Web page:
Title: The Infiltrator
Rating: 4 Stars
I went expecting a pretty typical angst-y undercover cop risking his life, family, and happiness to bring down the bad guys.
In many ways, it was exactly that, but it was so well crafted that it rose above the somewhat trite material.
Bryan Cranston plays Bob Mazur. He’s a career US Customs undercover agent. He just finished an assignment where he was semi-seriously injured, which meant that he could retire with a full pension. However, he has one last idea for taking down the cartel, and despite the misgivings of his wife, he takes on one more case.
John Leguizamo plays Emir Abreu. He is another undercover agent. He’s cocky and street smart, willing to play high risks.
Mazur has the idea of going after the money instead of going after the drugs. Mazur and Abreu team up, reluctantly, to get to the source of the money laundering operation.
That’s the basic setup. Again, not too complicated.
It is based on real life, which gives it some realism. The bank of choice for drug smugglers is BCCI. Some might remember this bank at the heart of the Iran Contra scandal, where it was used to launder funds to the Contras. Clearly, this was a bank that placed profits above simple things like morality.
Mazur gets pulled deep into the undercover. He has to pose as a mafia money launderer. This places him in difficult situations where he must play a violent, immoral part that is foreign to what is basically a decent man. His wife accidentally sees this act that he has to put on and is horrified at the man that he is becoming, creating the somewhat predictable domestic tension.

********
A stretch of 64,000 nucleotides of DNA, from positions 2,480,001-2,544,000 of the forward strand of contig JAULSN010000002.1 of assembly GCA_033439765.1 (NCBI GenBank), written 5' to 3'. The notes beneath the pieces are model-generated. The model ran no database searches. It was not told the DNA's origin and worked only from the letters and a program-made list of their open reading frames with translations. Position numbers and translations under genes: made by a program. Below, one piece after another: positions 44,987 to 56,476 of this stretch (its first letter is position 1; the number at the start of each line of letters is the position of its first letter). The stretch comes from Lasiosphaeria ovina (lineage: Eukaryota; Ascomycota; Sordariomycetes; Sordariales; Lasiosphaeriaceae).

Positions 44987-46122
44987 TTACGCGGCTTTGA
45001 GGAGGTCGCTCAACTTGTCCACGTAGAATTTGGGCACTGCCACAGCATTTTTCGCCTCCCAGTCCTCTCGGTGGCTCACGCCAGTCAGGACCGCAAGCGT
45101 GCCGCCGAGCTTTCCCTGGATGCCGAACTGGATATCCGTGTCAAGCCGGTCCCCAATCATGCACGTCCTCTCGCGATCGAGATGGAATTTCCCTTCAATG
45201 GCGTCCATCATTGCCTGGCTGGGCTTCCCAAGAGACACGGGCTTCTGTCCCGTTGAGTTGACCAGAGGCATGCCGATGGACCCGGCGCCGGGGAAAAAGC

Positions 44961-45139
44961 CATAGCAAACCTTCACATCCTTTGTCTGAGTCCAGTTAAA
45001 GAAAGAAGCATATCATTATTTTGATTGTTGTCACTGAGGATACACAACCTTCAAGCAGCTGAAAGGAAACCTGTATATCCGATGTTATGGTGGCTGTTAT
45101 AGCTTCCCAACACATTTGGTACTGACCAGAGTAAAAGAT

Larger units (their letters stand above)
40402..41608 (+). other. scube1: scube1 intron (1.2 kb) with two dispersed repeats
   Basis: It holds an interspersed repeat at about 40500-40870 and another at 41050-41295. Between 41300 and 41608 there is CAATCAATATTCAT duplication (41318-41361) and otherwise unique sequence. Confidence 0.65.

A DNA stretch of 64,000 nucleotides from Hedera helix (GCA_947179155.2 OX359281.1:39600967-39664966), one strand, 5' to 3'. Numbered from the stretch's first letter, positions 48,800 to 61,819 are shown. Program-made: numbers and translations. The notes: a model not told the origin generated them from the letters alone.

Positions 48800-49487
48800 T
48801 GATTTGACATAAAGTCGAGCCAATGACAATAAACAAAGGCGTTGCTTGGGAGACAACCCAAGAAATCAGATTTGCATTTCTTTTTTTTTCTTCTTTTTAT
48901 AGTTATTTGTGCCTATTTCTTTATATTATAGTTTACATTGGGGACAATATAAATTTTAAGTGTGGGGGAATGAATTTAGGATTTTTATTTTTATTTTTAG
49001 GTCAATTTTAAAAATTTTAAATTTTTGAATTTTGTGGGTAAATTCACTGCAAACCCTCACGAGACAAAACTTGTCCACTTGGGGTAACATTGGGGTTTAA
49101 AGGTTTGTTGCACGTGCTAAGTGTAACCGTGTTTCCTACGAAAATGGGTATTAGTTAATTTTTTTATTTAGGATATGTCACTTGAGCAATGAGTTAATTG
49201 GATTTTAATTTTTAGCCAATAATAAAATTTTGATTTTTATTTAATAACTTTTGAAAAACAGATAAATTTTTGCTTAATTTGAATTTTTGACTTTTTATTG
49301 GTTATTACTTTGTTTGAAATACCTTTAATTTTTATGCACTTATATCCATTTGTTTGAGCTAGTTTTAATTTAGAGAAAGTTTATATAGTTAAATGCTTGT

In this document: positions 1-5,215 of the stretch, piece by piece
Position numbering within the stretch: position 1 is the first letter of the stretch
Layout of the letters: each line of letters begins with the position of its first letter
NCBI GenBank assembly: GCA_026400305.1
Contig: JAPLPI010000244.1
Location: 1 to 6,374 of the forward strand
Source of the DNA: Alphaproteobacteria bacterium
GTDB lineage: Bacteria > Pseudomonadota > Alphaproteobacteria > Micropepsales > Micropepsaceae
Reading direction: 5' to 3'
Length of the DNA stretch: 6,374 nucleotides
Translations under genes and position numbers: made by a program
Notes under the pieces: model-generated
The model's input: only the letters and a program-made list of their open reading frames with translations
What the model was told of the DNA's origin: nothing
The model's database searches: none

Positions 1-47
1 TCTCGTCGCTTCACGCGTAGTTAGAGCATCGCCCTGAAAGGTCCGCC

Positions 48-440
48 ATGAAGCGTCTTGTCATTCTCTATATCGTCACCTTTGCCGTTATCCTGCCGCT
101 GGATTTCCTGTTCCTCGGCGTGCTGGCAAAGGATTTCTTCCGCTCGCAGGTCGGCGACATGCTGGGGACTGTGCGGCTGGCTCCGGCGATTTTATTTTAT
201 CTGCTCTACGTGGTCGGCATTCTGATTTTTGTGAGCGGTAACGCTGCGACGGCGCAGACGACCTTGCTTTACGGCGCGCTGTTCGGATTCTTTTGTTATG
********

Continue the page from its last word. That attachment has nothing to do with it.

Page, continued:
As he gets pulled deeper into the infiltration, he meets with a high ranking member of the drug cartel. This is Roberto Alcaino, played by Benjamin Bratt. Although a member of the cartel, he is an intelligent, sophisticated, caring man that Mazur builds a close relationship with. Mazur also meets and befriends Alcaino’s wife and daughter. As it comes closer to the point where the operation must end, he has conflicting emotions regarding the betrayal of people that have become his friends.
This is the strength and the heart of the movie. The character interrelationships are well crafted and well acted. You feel the moral ambiguity regarding the choices that must be made. I felt a tension and a realism in it that rises it above the normal cut of the genre.
There were just a couple of discordant notes that seemed artificially inserted into the plot.
Two different times, separately, Mazur and Abreu were nearly exposed. In both cases, the accuser who was about to blow their cover was very conveniently murdered, quite literally as the accusation is leaving their lips.
In another scene, Mazur, attempting to ingratiate himself with Alcaino, introduces Alcaino to his real life aunt, who proceeded to charm him. It just seemed odd to me that the customs service would allow a civilian (an elderly one at that) to participate as part of an undercover operation.
These are real people and the book is based upon Mazur’s book, so maybe truth is stranger than fiction.